3) What features influence the climate in the Casablanca and San Antonio Valley in Chile?
Ok, so first thing to know is that both Casablanca and San Antonio Valley are located in the Aconcagua Region of Chile, which, if you look at a map, is actually the smallest of the four grapegrowing regions. (See the purple stuff above.) Aconcagua is actually divided up into three sub-regions:
- Aconcagua Valley: This are a is a steep and narrow valley that receives cooling influence from both the Pacific and the Andes. However, it’s also noted that the valley floor of Aconcagua is actually home to some of the warmest vineyard conditions in Chile. Grapes to know: Cabernet Sauvignon, Syrah, and Carmenére. FUN FACT: As one would think, given the conditions on the valley floor, red wines produced in this region have typically been full, fruit forward, high in alcohol and tannins. However, as more plantings have been moved to either the coast or to the foothills, the style has changed to a more refined, lower alcohol, and fresher fruit expression.
- Casablanca Valley
- San Antonio Valley: These two are a bit lumped together, as they’re neighboring vineyard sites. The key thing that is true to both regions is that they are noted for being some of the coolest vineyard locations, due to the fact that they lie between the coastal mountain ranges and the Pacific Ocean. Thus, they not only get cool ocean breezes in the afternoon, they also experience quite a bit of morning fog. So, as one would expect white wine is the name of the game here, namely Sauvignon Blanc and Chardonnay. When it comes to red, Pinot Noir is king, although it’s noted that Syrah in Casablanca‘s warmest regions, does quite well.
4) What is the name of the current that flows up from Antarctica into Chile?
It is the Humboldt Current that flows from Antarctica into Chile providing cool winds into Chile. If I understand correctly, this is what provides the cool winds that come off the ocean and into the vineyards along the coast, reaching inland vineyards as well where the coastal range is lower and non-protective. Of course, for those areas even further inland, it is the cold air blowing down the Andes that will help moderate the temperature.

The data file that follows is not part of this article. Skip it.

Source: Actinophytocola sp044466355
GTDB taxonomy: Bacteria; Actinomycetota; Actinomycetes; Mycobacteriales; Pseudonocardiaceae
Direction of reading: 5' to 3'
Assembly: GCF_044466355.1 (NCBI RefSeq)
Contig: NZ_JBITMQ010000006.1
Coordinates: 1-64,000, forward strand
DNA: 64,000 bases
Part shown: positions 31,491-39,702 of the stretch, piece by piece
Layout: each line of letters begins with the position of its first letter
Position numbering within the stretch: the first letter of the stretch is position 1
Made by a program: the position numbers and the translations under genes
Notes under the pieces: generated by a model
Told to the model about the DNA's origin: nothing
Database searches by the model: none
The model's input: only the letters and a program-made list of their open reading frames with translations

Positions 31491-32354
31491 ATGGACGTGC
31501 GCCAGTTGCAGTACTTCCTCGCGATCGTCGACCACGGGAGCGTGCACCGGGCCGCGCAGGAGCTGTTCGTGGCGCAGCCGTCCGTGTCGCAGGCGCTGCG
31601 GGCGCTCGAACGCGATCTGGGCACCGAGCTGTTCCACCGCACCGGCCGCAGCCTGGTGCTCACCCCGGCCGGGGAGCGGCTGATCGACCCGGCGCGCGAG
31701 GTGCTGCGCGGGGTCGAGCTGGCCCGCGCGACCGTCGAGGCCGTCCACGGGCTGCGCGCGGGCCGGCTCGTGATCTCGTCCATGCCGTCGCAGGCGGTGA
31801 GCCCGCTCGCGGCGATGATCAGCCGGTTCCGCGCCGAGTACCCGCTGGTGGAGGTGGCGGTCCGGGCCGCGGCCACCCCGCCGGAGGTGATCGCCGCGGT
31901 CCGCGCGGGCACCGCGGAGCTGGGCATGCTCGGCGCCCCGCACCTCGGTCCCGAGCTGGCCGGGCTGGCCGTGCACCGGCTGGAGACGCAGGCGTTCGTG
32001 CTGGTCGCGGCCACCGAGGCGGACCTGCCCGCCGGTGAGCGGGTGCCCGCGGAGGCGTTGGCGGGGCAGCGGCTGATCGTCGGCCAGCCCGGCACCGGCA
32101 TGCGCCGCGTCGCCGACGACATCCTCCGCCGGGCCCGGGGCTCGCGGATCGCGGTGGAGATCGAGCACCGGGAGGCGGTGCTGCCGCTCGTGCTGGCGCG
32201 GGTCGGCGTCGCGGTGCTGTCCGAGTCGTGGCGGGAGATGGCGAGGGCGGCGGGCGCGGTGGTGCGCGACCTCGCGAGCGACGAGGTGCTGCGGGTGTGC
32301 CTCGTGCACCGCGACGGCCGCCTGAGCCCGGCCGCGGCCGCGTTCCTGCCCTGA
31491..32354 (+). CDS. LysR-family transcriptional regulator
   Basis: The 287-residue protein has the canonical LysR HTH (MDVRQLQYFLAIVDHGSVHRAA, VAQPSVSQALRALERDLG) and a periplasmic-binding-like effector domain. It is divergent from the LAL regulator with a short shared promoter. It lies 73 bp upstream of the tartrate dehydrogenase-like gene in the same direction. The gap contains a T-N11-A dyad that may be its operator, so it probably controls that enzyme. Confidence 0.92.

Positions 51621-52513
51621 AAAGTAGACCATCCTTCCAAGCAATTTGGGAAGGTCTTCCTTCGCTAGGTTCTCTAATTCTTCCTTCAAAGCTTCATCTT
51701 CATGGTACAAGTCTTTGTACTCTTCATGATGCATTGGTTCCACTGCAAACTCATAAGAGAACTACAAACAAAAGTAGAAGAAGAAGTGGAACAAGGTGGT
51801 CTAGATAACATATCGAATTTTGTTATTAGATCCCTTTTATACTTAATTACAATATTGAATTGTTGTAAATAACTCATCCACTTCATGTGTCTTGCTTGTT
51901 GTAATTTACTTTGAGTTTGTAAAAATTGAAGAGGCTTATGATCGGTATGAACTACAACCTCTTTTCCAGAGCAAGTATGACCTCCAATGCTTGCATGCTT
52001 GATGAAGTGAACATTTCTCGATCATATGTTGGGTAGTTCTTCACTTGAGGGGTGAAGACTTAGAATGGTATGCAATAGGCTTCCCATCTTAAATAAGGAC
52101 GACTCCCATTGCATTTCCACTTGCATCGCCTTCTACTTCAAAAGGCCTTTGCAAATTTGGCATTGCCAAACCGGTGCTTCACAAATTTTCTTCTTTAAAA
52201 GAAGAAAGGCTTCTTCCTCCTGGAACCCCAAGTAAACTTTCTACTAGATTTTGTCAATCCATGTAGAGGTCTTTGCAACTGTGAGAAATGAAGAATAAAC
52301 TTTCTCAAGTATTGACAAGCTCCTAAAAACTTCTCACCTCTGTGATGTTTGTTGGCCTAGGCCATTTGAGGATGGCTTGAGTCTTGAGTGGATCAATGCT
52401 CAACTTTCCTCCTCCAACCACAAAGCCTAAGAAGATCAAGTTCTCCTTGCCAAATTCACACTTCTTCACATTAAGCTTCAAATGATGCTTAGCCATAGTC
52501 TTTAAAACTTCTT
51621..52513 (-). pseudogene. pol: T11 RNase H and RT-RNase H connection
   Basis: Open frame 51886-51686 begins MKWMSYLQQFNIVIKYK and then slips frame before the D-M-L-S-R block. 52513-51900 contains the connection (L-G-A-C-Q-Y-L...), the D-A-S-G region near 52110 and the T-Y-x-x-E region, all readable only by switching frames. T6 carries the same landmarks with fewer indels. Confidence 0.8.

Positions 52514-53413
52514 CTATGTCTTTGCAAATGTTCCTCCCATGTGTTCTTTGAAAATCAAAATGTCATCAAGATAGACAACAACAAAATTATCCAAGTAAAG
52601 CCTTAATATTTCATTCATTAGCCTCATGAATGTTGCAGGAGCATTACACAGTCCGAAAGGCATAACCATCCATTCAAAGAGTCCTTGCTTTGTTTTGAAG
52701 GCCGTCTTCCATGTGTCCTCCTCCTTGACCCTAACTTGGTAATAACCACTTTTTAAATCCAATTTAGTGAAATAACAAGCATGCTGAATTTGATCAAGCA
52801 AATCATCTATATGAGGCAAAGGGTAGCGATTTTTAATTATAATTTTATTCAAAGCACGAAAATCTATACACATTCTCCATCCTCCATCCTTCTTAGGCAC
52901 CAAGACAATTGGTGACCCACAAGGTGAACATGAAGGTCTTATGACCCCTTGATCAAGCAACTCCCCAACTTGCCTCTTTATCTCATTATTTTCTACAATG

So that’s the Q&A I could find on Chile, but I want to touch on a few things that these questions didn’t. First things first, we totally left out a region:
The Southern Region
The Southern Region is broken up into three sub regions:
- Itata Valley: This, along with BÍo BÍo, is one of the larger two vineyard locations. The grapes to know are PaÍs and Muscat of Alexandria.
- BÍo BÍo: The second of the two largest vineyard locations. The grapes to know here are Pinot Noir and Chardonnay.
- Malleco: This is the smallest, most southerly sub-region in The Southern Region. It is noted for its Pinot Noir and Chardonnay as well.
As one may suspect, this being the Southern Hemisphere, the sub-regions of The Southern Region get wetter and cooler the further south you go. (And, this is already the “southern region” of Chile). So it makes sense that the cooler climate grapes such as Pinot Noir and Chardonnay would be the name of the game. Just putting that out there.
Chilean Grapes to Know
I touched a bit on the grapes from the various regions, but a few other details about those…
Red Grapes to Know
- Cabernet Sauvignon: This is the most planted red wine grape variety, produced in a variety of styles. It is often blended with Merlot, Carmenére, and/or Syrah.
- Carmenére: This is a late ripening grape that is more successful in the warmer regions of Chile, such as Rapel in the Central Valley and Aconcagua Valley in the Aconcagua Region.
- Syrah: This is a widely planted grape and, thus, styles will vary. Those planted in cooler areas (like Elqui) will be lighter and peppery-er; those planted in warmer, flatter areas (like Colchagua) will be fuller-bodied with more intense fruit flavors.
- Pinot Noir: As mentioned, this grape thrives in the coolest vineyard locations, such as San Antonio and Casablanca, as well as The Southern Region.
White Grapes to Know
- Sauvignon Blanc
- Muscat of Alexandria: FUN FACT: is the third most-planted white wine grape variety, but is predominantly used to make a brandy called Pisco.
Oh my goodness that was long. Thank you so much for sticking with me. How’d I do? Did I cover most of the key Chilean wine points? Anything you want to add or correct?